Editorial -- By: Anonymous
During studies for the Master of Apologetics (nearly a decade ago), training was also completed in an Apologetics Evangelism Partnership, which was a unique (albeit much appreciated and needed) emphasis from a foremost mission board. At the time of earning the Master of Apologetics, there were not many Christian institutions offering this emphasis as a major. Happily, two other alma maters (one of which includes Tyndale Seminary!) now offer degrees in apologetics. Throughout the formal studies and certification training, it seemed that many Christians were familiar with the study of apologetics. Lately, in ministry throughout this year (esp.), the question has been asked frequently with regard to “What is apologetics”? In teaching at a church worship service recently, this was the primary question asked. Perhaps the emphasis upon biblical eschatology for the past few decades has resulted in a deficiency in another important matter, that is, the priority of being equipped to “make a defense” (1 Pet 3:15) to anyone who asks with regard to the believer’s hope. (Certainly, the banality of the “church growth” movement and the sterility of many “pastors/elders” in their shepherding is a primary factor.) Therefore, it is with delight that the current JODT is published because there is an emphasis upon apologetics in the articles.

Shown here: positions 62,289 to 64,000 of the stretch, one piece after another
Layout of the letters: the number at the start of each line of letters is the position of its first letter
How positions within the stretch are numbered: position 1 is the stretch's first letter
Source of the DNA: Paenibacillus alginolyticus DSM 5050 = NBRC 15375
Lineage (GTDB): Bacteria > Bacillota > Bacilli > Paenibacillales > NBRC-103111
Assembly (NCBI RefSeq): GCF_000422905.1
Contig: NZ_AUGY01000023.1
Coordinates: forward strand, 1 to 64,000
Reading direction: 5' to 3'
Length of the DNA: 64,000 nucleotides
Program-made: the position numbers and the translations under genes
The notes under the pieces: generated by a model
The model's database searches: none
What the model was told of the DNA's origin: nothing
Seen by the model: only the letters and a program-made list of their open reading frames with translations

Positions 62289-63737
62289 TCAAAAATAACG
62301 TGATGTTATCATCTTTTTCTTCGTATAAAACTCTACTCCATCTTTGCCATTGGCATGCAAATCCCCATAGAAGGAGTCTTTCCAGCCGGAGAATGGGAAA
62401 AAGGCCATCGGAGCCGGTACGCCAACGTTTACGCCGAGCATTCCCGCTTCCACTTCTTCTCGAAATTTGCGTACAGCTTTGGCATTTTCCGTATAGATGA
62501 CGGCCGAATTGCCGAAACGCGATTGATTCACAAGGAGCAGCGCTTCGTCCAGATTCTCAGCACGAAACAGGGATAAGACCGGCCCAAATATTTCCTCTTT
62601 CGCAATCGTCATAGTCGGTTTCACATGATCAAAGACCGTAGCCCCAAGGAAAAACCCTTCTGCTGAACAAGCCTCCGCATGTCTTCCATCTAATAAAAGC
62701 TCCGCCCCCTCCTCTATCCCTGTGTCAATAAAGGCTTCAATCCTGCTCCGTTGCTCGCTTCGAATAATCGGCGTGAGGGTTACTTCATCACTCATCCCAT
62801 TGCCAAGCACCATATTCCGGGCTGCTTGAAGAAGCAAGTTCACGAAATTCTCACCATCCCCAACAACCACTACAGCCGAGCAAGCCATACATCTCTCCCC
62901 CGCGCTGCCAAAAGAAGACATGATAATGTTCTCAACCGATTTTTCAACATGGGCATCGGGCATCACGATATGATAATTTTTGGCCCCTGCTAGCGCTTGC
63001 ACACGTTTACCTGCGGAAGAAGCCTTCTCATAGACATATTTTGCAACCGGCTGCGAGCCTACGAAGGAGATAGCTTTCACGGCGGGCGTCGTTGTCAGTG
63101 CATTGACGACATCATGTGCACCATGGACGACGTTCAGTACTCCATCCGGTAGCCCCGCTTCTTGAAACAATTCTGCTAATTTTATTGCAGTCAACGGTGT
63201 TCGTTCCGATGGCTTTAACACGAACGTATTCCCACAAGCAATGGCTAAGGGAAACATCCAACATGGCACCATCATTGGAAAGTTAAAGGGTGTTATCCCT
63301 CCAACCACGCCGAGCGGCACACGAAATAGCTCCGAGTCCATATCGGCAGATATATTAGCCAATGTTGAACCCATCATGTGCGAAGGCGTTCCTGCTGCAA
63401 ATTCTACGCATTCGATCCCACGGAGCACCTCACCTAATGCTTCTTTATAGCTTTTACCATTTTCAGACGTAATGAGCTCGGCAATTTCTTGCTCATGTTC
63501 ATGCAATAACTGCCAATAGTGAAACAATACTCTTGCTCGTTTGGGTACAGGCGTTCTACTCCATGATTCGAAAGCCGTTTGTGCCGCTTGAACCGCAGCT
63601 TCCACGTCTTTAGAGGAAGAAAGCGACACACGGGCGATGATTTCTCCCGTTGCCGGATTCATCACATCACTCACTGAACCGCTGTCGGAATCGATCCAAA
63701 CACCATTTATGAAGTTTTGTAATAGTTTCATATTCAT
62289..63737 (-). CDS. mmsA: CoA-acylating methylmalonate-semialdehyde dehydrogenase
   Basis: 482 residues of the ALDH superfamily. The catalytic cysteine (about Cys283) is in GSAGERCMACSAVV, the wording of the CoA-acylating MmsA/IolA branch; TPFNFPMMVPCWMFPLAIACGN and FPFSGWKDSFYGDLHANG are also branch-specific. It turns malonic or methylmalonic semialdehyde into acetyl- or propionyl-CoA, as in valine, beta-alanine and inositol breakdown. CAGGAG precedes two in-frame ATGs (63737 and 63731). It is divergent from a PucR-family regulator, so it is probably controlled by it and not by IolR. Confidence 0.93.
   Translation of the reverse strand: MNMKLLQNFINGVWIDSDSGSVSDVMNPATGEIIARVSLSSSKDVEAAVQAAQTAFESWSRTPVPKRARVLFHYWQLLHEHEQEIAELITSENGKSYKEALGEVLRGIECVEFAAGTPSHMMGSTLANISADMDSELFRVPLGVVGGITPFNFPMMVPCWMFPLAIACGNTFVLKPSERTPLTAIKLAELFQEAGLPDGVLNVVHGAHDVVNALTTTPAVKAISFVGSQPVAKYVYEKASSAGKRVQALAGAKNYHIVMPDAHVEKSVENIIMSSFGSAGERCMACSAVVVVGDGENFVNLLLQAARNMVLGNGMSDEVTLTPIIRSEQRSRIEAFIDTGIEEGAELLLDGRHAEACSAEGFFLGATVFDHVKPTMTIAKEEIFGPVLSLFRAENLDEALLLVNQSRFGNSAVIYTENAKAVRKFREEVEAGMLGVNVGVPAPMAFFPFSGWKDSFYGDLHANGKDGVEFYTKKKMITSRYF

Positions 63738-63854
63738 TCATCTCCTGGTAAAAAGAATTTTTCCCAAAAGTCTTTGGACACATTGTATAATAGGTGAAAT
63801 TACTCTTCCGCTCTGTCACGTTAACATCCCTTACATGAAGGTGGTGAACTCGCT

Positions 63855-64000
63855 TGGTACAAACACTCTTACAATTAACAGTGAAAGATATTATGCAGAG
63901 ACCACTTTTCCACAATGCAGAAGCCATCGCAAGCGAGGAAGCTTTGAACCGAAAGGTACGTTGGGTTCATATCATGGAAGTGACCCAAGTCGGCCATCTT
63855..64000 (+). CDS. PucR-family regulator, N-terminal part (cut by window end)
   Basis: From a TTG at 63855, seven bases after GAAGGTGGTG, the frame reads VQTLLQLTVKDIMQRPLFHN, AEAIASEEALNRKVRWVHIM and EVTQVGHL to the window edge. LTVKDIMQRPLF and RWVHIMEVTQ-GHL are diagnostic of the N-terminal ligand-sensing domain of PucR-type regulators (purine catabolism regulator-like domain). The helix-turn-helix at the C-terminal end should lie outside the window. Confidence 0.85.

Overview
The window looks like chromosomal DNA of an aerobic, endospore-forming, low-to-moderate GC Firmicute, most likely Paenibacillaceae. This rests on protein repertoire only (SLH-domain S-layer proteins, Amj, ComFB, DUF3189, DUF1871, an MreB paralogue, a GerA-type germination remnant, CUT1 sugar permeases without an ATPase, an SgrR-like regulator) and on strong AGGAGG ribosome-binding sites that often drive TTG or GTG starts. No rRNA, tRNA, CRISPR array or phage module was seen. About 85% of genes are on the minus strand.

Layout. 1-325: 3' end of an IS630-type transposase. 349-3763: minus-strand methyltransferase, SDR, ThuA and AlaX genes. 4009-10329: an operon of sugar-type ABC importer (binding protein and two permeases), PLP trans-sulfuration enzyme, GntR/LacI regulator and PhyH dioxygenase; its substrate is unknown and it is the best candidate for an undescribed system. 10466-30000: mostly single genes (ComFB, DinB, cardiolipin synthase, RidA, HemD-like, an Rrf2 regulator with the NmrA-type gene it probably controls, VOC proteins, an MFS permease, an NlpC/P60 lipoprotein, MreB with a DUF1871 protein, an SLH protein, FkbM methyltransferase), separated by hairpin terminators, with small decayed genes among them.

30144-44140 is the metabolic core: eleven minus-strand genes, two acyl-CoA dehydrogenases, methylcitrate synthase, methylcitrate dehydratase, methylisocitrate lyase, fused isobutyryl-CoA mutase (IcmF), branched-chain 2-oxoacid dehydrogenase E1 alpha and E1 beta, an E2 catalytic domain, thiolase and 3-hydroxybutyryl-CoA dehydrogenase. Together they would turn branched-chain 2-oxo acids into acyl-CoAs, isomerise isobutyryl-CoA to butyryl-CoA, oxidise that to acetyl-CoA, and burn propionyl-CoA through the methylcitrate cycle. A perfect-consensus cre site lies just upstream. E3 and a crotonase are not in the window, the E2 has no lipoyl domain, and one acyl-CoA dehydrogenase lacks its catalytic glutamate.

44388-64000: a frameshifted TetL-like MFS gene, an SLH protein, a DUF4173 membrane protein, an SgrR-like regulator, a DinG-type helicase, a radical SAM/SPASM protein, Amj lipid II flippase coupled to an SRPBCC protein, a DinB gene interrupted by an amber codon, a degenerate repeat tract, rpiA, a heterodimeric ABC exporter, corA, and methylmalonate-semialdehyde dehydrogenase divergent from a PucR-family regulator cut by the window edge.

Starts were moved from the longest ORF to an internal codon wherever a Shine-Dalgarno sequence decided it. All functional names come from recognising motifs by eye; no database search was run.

The December 2010 “Editorial” noted some exceptional and unique aspects of the biblical record. Kenneth R. Cooper’s article not only expands upon these unique aspects, but also provides several significant characteristics that answer why one should “believe the Bible.” A frequent quotation among apologists is Pascal’s statement that fallen humanity strives in vain to satisfy the “infinite abyss” that “can be filled only with an infinite and immutable object; in other words by God himself” (Pensées 148/428). The article addressing postmillennialism and Marxism by David Q. Santos demonstrates the truthfulness of the assertion. Santos argued that the “innate awareness of God” impacts all life, and is evident in the attempt to recreate the “utopian world” of Genesis 2 (i.e. the longing for this “utopia” can only be satisfied by the second coming, “in other words by God himself”). An evidence for the reliability of Scripture is the validity of the text, which is established by the documents of the original manuscripts. Brian H. Wagner clarified the issues with regard to the New Testament documents, and how this affects the doctrine of inspiration. Some readers will certainly disagree with Wagner’s preference for the Byzantine family of manuscripts, as opposed to the Alexandrian (of which, this reader would be the first); nevertheless, his argument is coherent and worth understanding. Ja...
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